By John Catalinotto

A storm of protest in Europe has ended the period when  governments and the media alike ignored or played down the  threat to soldiers and civilians from pollution by  radioactive and toxic depleted-uranium shells. By Jan. 8,  deaths of European occupation troops in the Balkans had  raised DU to a major issue dividing the NATO countries.

This increased attention has encouraged groups fighting DU  use to renew their call for an international ban on these  dangerous weapons. Former U.S. Attorney General Ramsey Clark  and the International Action Center, which have played a  leading role in the struggle against DU in the United  States, have long demanded a complete ban.

Now elected officials within some European governments have  picked up the call. German and Italy have officially called  for a moratorium on DU use and brought the discussion to  NATO. Amid growing public pressure, the British government  reversed itself and offered medical tests to any troops who  request them.

The Portuguese government has begun to investigate polluted  areas of Kosovo, the Yugoslavian province occupied by NATO  troops. U.S. forces used DU weapons extensively there during  the 1999 bombing war against Yugoslavia.

The French government has complained about U.S. procedures.  In Italy, where 12 Balkans veterans have cancer and five  have died of leukemia, a storm of public outrage has sparked  government demands that DU be banned.

In France, four soldiers are being treated for leukemia. One  Portuguese soldier has been diagnosed with cancer since  returning from Kosovo. Spain has begun examining 32,000  troops who were in Bosnia or Kosovo.

The French veterans' group Avigolfe forced Defense Minister  Alain Richard to admit his lies in covering up about DU.

Outgoing United Nations Administrator in Kosovo Bernard  Kouchner made a "urgent appeal" to the World Health  Organization to send public-health experts to monitor the  possible health risks.


With such turmoil in Europe over the danger to occupation  troops, it is both inevitable and necessary that two other  questions be raised.

The first is: What damage has been done to the civilian  population in the regions involved? The soldiers can easily  leave and go home. The inhabitants of Bosnia and Kosovo are  under permanent threat.

The civilian population most under DU threat is that of  southern Iraq, where about 60 times more DU waste was left  after the Gulf War. There the population has suffered three-  to six-fold increases in many cancers, as was revealed by a  Basra University study presented to a symposium in Gijon,  Spain, last November.

The second question is: What about health problems among  U.S. troops stationed in Bosnia and Kosovo? So far there  have been no similar reports of leukemia deaths or illnesses  as there were after the Gulf War. But as news of European  fear spreads to the U.S. media, as it had begun to do by  Jan. 8, U.S. veterans who have been ill will begin to come  forward.

While the Pentagon and Secretary of State Madeleine Albright  have denied there is any serious danger from DU weapon use,  NATO's own warnings to troops in Kosovo contradict these  claims. The military considered DU shells something to be  handled with care.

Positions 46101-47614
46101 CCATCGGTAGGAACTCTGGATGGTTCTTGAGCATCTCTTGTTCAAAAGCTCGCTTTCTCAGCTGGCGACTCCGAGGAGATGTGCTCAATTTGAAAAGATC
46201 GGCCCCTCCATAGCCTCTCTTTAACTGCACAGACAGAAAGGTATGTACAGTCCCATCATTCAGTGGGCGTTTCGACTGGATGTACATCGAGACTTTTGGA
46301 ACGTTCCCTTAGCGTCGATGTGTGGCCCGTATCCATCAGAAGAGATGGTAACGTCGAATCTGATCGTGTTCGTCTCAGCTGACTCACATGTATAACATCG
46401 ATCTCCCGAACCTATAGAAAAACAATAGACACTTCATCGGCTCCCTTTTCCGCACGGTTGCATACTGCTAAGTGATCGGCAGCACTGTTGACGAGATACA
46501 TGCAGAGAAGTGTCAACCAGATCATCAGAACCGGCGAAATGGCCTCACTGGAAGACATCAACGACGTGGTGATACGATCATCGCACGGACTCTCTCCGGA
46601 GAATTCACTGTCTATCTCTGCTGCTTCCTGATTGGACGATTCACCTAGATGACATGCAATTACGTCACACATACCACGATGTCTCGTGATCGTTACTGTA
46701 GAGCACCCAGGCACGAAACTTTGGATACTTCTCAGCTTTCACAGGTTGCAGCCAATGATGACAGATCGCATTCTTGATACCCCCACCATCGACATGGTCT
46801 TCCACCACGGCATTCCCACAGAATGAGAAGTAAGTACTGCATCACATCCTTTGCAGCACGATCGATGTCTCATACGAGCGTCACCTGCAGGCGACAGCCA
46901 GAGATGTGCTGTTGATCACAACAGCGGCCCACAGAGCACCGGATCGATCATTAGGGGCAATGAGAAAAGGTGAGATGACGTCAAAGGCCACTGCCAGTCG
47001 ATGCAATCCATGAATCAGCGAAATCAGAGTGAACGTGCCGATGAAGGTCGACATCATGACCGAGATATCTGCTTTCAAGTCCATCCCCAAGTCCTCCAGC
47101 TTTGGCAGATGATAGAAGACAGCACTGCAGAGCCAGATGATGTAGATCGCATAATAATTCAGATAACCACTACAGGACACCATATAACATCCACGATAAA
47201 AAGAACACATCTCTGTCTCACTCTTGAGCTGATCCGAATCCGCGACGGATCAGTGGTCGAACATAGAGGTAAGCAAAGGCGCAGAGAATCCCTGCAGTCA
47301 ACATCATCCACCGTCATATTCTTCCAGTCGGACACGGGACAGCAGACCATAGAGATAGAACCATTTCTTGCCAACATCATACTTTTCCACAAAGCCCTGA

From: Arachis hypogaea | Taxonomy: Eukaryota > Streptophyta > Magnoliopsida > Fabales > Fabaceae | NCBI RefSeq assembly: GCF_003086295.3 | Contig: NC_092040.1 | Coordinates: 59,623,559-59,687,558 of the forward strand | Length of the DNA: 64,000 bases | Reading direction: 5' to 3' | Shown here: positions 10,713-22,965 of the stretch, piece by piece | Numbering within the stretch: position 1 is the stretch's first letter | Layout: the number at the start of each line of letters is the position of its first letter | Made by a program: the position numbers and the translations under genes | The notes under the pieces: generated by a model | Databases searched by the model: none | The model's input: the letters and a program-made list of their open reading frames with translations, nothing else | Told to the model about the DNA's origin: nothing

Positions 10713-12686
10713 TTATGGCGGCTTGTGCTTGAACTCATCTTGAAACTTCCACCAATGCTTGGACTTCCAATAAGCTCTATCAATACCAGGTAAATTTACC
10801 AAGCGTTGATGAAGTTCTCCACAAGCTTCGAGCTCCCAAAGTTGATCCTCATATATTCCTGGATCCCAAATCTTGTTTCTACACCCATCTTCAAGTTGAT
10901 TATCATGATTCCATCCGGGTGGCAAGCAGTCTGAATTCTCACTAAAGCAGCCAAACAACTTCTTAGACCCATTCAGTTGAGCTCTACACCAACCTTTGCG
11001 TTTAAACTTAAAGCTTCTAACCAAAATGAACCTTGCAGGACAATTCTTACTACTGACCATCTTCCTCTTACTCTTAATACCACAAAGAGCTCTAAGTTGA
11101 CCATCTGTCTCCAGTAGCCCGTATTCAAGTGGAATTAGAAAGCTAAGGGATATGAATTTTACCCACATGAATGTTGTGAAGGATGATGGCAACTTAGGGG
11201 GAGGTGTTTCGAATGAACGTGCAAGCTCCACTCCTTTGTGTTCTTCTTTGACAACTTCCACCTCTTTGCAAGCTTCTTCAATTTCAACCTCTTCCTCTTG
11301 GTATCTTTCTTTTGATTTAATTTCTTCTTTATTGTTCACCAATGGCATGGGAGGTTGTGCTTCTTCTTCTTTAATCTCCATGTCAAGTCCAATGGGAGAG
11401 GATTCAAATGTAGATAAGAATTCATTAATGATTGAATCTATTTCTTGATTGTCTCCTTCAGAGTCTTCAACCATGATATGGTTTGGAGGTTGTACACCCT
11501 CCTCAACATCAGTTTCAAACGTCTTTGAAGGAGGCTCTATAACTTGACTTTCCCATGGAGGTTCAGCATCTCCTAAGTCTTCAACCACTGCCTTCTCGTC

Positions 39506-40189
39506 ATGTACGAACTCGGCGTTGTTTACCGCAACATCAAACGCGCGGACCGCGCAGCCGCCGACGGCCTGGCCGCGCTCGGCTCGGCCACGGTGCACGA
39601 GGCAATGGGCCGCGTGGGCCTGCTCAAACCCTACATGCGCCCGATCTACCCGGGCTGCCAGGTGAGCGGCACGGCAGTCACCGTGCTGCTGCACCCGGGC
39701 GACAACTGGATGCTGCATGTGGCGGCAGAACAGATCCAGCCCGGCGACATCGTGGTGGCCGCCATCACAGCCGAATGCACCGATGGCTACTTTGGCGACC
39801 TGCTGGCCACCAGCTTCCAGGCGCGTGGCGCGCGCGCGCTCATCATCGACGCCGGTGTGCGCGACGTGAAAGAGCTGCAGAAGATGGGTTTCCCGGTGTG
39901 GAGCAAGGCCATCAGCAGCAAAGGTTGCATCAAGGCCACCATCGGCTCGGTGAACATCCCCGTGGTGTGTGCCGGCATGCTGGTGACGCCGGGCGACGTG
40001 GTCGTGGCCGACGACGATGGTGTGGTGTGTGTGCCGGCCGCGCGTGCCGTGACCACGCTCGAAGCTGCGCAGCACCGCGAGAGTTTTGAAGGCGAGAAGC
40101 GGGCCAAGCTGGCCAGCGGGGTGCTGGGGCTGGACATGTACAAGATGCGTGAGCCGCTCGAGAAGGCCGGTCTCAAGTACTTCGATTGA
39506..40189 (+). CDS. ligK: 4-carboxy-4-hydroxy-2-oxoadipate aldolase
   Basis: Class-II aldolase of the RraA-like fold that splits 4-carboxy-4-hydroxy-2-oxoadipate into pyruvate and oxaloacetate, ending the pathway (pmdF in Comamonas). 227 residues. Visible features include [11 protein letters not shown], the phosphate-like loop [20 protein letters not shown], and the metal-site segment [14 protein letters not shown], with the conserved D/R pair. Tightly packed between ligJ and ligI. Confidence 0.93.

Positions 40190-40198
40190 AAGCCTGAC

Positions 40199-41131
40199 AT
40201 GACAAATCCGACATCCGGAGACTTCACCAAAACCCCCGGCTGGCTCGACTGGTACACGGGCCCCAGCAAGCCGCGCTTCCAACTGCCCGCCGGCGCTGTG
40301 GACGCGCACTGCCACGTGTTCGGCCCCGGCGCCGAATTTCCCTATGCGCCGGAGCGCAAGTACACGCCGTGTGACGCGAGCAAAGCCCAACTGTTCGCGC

Besides the IAC, the Spanish Committee in Solidarity with  the Arab Cause--which organized the Gijon symposium--along  with the Pasti Foundation and others in Italy have begun to  reach out to the population to build support for an  international ban.

Ramsey Clark is about to lead the IAC's fourth Iraq  Sanctions Challenge to bring solidarity and medical aid to  that embattled country. This trip, which will bring 50  people from the United States and six other countries to  Baghdad on Jan. 13, will also conduct an investigation of DU- related problems in Iraq.

The Challenge participants include Damacio Lopez, a New  Mexico activist who has written extensively on DU since the  early 1990s, and IAC Co-director Sara Flounders, who co- edited the book "Metal of Dishonor: How the Pentagon  Radiates Soldiers and Civilians with Depleted Uranium  Weapons."

Flounders told Workers World: "The Sanctions Challenge will  perform a service by interviewing Iraqi scientists and  doctors who have investigated DU's impact on the Iraqi  population. The sanctions have isolated these scientists  from their colleagues around the world, prevented them from  obtaining the proper equipment and stopped them from  publishing their results internationally.

"Washington is responsible for enormous suffering in Iraq  and should be made to pay for the cleanup and care of the  population.

"The Pentagon left 600,000 pounds of DU in the Gulf region,  and smaller but still large amounts of DU in Bosnia, Kosovo  and other parts of Serbia," she said. "They left it in armor- penetrating shells, land mines, in 'smart bombs' and other  munitions."

"The first step," Flounders said, "is to bring out the  truth. This will also help the people of the Balkans and the  troops who served there."

Flounders also said that Palestinian organizations had  demanded an investigation of possible Israeli use of DU to  repress the Intifada that started last Sept. 28. The IAC  first raised this issue in November.

Balkans: No To
NATO Expansion


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